‘Joker’ viewers reflect on film’s quality and message
By Benji Jang
The Joker is not just an iconic comic book villain from the DC universe, and Batman’s biggest rival, he’s also a movie franchise.
The white-faced clown with an oversized red smile on his face and wild green hair has made another riveting appearance, in the newest movie, “Joker,” released on October 4, 2019, featuring Joaquin Phoenix, but this time with fewer smiles and jokes.
The actor stands out from past Jokers, in looks and story. While he has kept some of the signature characteristics, like his face makeup and green hair, this time he wears an orange vest and a green button up shirt inside, topped off with a red suit.
The story focuses on the depressing backstory of Gotham City’s famous villain, a man named Arthur Fleck working as a party clown and an aspiring stand-up comic, who has a laughing disorder that causes him to laugh wildly and inappropriately and requires medication and treatment.
Abuse he faced in childhood and his continuing victimization as an adult leads him to act out criminally and to commit a slew of violent murders. Phoenix realistically and dramatically displays the mental illness and suffering of Joker.
The movie’s new twist on the Joker story has been a major success in the Box Office, according to an article written from the BBC. In late December, the film was the tenth-highest grossing at the box office, with Frozen, Knives Out, Ford v Ferrari, and Queen and Slim leading the crowd, and it has grossed $737 million globally so far.
Many teenagers don’t know or remember the tragic history behind contemporary Joker movies. The last Joker-centered film was “The Dark Knight” in 2008, starring Heath Ledger, who committed suicide after he completed filming the movie. In 2012, “The Dark Knight Rises,” did not feature a Joker, out of respect for Ledger’s memory.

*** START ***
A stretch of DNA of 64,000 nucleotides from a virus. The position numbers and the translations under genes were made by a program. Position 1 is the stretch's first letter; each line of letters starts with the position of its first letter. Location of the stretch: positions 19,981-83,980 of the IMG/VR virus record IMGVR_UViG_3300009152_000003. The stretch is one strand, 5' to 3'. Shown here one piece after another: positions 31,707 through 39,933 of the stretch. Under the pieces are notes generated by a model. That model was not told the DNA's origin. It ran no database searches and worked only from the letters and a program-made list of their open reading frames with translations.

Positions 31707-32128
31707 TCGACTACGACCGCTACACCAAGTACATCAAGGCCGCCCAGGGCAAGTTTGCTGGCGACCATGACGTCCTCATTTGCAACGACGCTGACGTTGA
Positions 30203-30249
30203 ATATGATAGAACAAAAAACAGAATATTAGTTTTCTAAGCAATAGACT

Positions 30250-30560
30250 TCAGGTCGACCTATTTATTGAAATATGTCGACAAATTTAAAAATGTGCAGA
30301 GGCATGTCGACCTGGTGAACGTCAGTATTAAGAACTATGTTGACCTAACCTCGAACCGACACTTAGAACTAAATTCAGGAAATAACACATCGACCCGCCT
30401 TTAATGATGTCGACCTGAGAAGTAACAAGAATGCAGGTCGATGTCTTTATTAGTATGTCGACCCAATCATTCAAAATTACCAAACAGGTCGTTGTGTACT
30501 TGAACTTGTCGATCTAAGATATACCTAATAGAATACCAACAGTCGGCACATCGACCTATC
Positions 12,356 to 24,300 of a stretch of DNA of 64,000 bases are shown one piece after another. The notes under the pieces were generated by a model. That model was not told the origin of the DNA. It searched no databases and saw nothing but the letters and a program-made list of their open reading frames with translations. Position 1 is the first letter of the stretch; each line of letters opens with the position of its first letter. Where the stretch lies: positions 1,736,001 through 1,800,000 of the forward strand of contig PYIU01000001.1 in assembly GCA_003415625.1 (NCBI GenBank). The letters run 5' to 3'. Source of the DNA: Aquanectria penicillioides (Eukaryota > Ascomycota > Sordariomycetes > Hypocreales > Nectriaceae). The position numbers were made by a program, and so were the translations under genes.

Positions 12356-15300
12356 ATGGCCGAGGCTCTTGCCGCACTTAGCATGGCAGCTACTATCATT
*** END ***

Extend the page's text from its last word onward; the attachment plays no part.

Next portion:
Nevertheless, on July 20, 2012, a mass shooter named James Holmes, dressed as the Joker and clad in full body armor, opened fire during a screening of The Dark Knight Rises in Aurora, Colorado, murdering 12 people and injuring 70.
The Cinemark theater where this shooting took place did not screen this year’s new “Joker” film; instead family members asking Warner Bros. studio to donate money to groups that aid victims of gun violence.
Despite the film’s controversy, those who did go to see “Joker” had a lot of conversations about its mood and tone, and were eager to compare Phoenix’s Joker to those of the past.
Music teacher Benjamin Peterson had lots to say. “The movie was very disturbing, showing a lot of his mental illness,” he said. “The part where he murdered his own mother was really uncomfortable to watch.”
Peterson mentioned that though the movie was filmed in New York, the whole setting was rugged and old, more of a rainy, dark city than a modern city, in keeping with the film’s mood.
“He wants to be a comedian, but people laugh at him,” said Peterson. “Not because of his jokes, but more because of his awkwardness in society.”
Taylen Pope and Danny Molina also saw the film. “The whole movie was really good to watch, to see how the characters developed,” said Molina. “My favorite scene was the one at the end of the riot because it was cool how he had so much power in Gotham.”
Taylen Pope also had a lot of thoughts about the movie.
“I really liked the movie,” he said. “My favorite scene was when the joker was in the subway and three bullies beat him up. Or that really awkward part where Arthur was on stage for a stand up comedy show but the only person laughing at the jokes was himself.” He also thought Phoenix was “the second best Joker ever.”
“I like how he really portrayed the mental aspect of it,” said Pope. “It showed how society can change a person if they aren’t treated right.”